We love Indian food, particularly chicken recipes that are receptive to spices. The flavor profiles are strong and there are so many variations of a recipe that it is practically impossible to eat the same dish twice even with the identical name. Also, there is a definite bias toward vegetables in Indian cooking which certainly makes for more interesting dining.
People tend to think that Indian food is spicy – as in “hot” spicy – but this is generally not the case. Sure, there are plenty of very spicy dishes like Vindaloo and most any competent Indian chef can add or subtract heat depending on your pain threshold. Personally, I like a hint of fire, but I don’t go overboard because it tends to mask the great and varied flavors in Indian cooking.
One of our “go-to” home recipes is Madras Curry Chicken. We pick up a can of “locally” prepared spices (no preservatives) at Whole Foods (see photo to left) and then simply follow the short recipe on the back of the can. I don’t know if you can find the same spice mix at your local grocer, but I am quite sure you can pick up something similar. In any event, this Madras Curry Blend has the following spices: Turmeric, cumin, garlic, ginger, onion and other spices.
We generally will prepare this quick and delicious meal in the evening served over brown rice with broccoli as a side dish.
West African Chicken Stew
Yield 4 Servings
A delicious but somewhat spicy chicken stew for the Paleo diet. It has quickly become a family favorite. We serve with shredded cauliflower to substitute for rice.
- 1/2 tablespoon coconut oil
- 1 pound boneless, skinless chicken thighs
- Salt and ground black pepper
- 1/2 medium onion, diced (about 1/2 cup)
- 1-inch piece fresh ginger, grated (about 1 tablespoon)
- 3 cloves garlic, minced (about 1 tablespoon)
- 1/2 tablespoon ground coriander
- 1/2 teaspoon cayenne pepper
- 1 bay leaf
- 1 cup canned crushed tomatoes
- 1/4 cup water
- 1/4 cup sunflower seed butter (no sugar added)
- 1/4 teaspoon pure vanilla extract
- garnish: minced fresh parsley leaves, sunflower seeds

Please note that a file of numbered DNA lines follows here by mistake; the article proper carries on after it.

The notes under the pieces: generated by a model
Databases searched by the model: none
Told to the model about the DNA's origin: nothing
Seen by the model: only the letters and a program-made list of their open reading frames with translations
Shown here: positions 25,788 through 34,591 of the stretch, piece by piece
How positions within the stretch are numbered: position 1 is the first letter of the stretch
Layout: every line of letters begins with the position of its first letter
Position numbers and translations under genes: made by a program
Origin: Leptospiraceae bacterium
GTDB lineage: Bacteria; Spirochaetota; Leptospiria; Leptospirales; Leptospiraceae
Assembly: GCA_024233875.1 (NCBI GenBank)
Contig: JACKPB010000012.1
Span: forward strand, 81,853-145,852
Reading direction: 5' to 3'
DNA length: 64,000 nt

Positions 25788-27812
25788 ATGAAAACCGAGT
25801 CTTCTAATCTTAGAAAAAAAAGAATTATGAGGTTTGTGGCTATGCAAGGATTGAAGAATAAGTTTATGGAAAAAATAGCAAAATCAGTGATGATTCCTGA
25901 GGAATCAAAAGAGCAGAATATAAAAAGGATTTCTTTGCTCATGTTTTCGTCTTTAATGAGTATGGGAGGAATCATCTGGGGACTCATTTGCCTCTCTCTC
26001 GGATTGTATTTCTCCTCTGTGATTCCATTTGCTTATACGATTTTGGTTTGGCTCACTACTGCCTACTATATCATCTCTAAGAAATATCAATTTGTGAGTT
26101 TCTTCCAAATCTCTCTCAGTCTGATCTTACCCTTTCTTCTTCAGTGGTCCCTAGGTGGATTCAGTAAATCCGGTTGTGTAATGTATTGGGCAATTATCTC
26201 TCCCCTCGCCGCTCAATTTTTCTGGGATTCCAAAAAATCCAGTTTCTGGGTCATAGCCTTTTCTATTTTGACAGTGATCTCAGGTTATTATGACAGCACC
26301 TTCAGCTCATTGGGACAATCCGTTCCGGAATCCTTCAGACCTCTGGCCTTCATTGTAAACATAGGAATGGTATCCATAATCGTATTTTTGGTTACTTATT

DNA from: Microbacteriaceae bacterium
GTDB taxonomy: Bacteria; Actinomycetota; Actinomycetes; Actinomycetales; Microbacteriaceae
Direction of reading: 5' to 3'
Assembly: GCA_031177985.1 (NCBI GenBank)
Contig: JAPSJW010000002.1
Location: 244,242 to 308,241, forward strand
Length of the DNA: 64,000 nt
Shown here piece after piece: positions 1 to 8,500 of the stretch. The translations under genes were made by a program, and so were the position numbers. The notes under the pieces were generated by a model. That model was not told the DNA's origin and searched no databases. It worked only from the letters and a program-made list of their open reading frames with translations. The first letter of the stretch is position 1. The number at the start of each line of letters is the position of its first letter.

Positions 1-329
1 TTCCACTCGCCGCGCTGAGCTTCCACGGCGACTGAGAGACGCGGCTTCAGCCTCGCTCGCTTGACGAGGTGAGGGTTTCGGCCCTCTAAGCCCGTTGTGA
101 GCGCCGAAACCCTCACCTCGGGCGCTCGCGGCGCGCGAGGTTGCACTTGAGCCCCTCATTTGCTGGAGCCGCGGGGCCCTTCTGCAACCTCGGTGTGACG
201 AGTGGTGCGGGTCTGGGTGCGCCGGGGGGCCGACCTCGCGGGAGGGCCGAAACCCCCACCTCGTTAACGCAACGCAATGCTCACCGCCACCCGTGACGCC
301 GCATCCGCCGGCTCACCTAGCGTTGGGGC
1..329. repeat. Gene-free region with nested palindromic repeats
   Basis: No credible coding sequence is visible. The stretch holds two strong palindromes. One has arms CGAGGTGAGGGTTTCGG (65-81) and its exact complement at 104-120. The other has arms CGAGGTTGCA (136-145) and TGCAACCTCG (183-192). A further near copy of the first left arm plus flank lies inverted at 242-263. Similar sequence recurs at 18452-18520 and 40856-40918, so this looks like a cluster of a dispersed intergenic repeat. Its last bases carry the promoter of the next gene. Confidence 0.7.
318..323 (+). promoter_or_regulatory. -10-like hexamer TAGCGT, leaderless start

- Sprinkle the chicken enthusiastically with salt and pepper. Heat a large soup pot over medium-high heat, about 3 minutes. Add coconut oil and allow it to melt. Add the chicken in a single layer and brown well on both sides, about 10 minutes. (Don’t crowd the pan; cook in batches if you need to.) Remove the chicken to a bowl to catch the juices.
- In the same pot, cook the onions and ginger until soft, about 5-7 minutes. Add the garlic, coriander, cayenne, and bay leaf, and cook until fragrant, about 30 seconds. Add the tomatoes and water, stirring to combine. Nestle the chicken into the sauce, along with any juices it released. Increase the heat to bring the pot to a boil, then reduce to a simmer and cook, covered, for 25 minutes.
- Remove the chicken from the pot; it will be very tender. Break the chicken into large pieces with the side of a wooden spoon. Add the sunflower seed butter and vanilla to the pot and mix to combine. Return the chicken to the pot and cover. Heat through, about 5 minutes, then serve, sprinkled with parsley and sunflower seeds.
This recipe is a little spicy but delicious. It can easily be made ahead of time and reheated. This wonderful recipes is from Well Fed 2 by Melissa Joulwan, which features recipes for the Paleo diet.
Found below are some more great chicken recipes:
West African Chicken Stew – Great for the Paleo Diet